Tuesday, November 15, 2011

Another romantic night at the ESP...I mean, ESO

Friday night was our second concert of the 2011-2012 Masters series. Again, we're really enjoying our new seats in the loges. We walked to the Winspear (as it was probably one of the last warm nights of the year) and then took our time getting up to our seats. Had we been sitting in our old, centre of the aisle seats, we would have had to crawl over many pairs of knees before getting to our spots. Now that we're in the loges we can arrive at almost anytime (as long as it's before the first piece begins, of course). This concert comprised of three pieces, two twenty-first century compositions (one by Malcom Forsyth, the second by Peter Meechan--who was visiting Edmonton and present at the concert that night) and Rachmaninoff for the second half.

I think Andrew and I both felt a bit so-so over the Forsyth--for which a part of me thinks I should feel bad about because this was his final composition before he died. It's not that it was bad, but it was just okay. A Ballad of Canada is a combined orchestra and choral work (the voices were provided by the Richard Eaton Singers) and was co-commissioned by the Edmonton Symphony Orchestra and the National Arts Centre Orchestra. This piece was broken down into five movements, which represented different geographical areas of Canada, or different historical time periods. It started off in the North with a tribute to the Northern Lights. There's a specific sort of sound that composers create when the depict the Lights, or stars, etc with lots of tremelo strings and it was the case for this piece as well. The second section, which I remember distinctly commemorated WWI with heavy drums and brass to simulate the feeling of being at war--it certainly was effective. After that much of the rest of the piece ran into each other, with many discordant bits from the orchestra, while the lyrics sung by the choir were based on a series of poems. As I said, the Ballad was all right, but it hasn't really stuck with me three or four days later.

The second piece, Apophenia, was inspired by the idea that you can listen to Pink Floyd's The Dark Side of the Moon, while watching the Wizard of Oz and the music will match the action. If you think from this preliminary description that the piece was probably a bit frenetic, you're right. It was frenetic in an interesting and exciting way. The piece was highly rhythmical, and featured Edmonton native Jens Lindemann on solo trumpet--rather on four solo trumpets. Yeah. It was pretty impressive, he had to switch trumpets between movements. As a string player I can only imagine the breath and embouchure control required to successfully play this piece. It was, as the program reads in several places 'fast and furious.' As I explained to one of my co-workers, I'm not sure I so much enjoyed this music, but more appreciated the skill required to play it. The range of tones produced by the trumpet, the complex rhythms and the speed were all pretty impressive. Before I move on, I must complement the drummer. He put on a phenomenal improvised drum solo during the third movement.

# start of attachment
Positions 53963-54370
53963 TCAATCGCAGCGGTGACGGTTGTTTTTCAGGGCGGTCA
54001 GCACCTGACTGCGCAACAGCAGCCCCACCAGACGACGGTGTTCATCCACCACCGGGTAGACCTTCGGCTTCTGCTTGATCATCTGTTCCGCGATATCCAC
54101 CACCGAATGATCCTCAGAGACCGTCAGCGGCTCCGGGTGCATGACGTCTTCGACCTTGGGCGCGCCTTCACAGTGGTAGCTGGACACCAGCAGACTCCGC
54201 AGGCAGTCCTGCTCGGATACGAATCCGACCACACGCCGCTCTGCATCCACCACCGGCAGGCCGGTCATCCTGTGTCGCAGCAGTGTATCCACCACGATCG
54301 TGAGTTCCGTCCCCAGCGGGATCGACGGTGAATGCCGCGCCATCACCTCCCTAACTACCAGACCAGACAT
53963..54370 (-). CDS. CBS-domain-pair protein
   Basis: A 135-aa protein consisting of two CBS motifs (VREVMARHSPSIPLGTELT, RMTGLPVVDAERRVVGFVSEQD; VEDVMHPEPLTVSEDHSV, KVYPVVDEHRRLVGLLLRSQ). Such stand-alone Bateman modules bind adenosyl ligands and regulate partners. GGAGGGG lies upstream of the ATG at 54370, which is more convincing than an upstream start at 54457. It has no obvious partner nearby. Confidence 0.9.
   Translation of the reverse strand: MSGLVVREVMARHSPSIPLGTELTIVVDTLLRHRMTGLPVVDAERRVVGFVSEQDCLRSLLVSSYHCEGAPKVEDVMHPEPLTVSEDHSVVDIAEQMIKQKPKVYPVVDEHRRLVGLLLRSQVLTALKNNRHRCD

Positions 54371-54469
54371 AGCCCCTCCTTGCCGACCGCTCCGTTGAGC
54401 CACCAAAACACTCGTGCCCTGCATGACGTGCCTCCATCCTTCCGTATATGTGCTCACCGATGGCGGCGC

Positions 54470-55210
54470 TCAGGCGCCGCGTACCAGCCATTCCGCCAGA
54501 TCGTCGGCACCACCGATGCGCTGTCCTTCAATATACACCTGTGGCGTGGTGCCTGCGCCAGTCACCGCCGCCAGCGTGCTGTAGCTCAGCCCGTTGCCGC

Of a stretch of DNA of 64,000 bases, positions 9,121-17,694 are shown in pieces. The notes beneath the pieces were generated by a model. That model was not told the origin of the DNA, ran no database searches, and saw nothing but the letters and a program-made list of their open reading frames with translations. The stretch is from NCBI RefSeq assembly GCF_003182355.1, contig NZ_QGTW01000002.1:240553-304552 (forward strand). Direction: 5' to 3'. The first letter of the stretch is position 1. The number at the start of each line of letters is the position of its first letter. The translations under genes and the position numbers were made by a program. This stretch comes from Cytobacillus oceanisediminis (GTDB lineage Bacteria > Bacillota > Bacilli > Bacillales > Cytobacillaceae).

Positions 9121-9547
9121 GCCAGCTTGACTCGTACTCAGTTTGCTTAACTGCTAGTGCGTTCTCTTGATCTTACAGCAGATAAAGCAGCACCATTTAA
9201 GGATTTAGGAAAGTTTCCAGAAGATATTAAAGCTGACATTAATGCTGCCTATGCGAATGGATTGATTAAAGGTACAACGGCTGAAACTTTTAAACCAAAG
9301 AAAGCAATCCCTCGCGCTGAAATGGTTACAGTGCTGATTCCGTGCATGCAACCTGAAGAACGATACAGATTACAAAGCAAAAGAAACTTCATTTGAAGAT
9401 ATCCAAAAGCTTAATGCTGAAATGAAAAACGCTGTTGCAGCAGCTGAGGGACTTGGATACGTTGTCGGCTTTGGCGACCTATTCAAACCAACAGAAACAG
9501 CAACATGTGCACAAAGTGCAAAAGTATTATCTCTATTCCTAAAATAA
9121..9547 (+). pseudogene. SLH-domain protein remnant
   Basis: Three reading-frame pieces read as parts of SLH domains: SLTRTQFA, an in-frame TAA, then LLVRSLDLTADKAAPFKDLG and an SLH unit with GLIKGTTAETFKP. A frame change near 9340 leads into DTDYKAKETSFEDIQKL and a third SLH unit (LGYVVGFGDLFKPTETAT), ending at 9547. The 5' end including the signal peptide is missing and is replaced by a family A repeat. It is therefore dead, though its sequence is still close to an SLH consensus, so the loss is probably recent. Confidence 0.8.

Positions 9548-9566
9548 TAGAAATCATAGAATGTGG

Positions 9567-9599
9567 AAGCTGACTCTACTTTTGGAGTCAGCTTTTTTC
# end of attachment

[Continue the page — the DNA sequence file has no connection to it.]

Finally, Rachmaninoff's Symphony No. 2 in E minor, Opus 27. According to the program notes, Rachmaninoff's first symphony was a flop, so when the second symphony premiered he decided to conducted it himself. Whether that was the charm needed or not, it seems to have worked. The second symphony is beautiful--although massive, running more than fifty minutes long. Apparently after the premier Rachmaninoff made cuts to the manuscript, which were retained for a long time. At some point (I don't know when) orchestras began playing the whole work, which is what we heard on Friday. After the lively first movement, someone from the audience shouted out 'Play it again,' which garnered a dirty look from Bill, who already seemed fatigued from the work of conducting. When we reached the third movement of the symphony, I thought to myself, this music is the sound romance, pure and simple. Not tragic romance, not Romeo and Juliet, or Healthcliff and Catherine, but successful, happy romance like Elizabeth and Darcy, Jane and Edward, or Weasley and Buttercup. It's warm and soothing, a bit dreamy, and well...romantic.

We won't have another Masters concert until the new year. In the mean time I'll have to bide my time with a couple of upcoming Canadian singer-song writer concerts.



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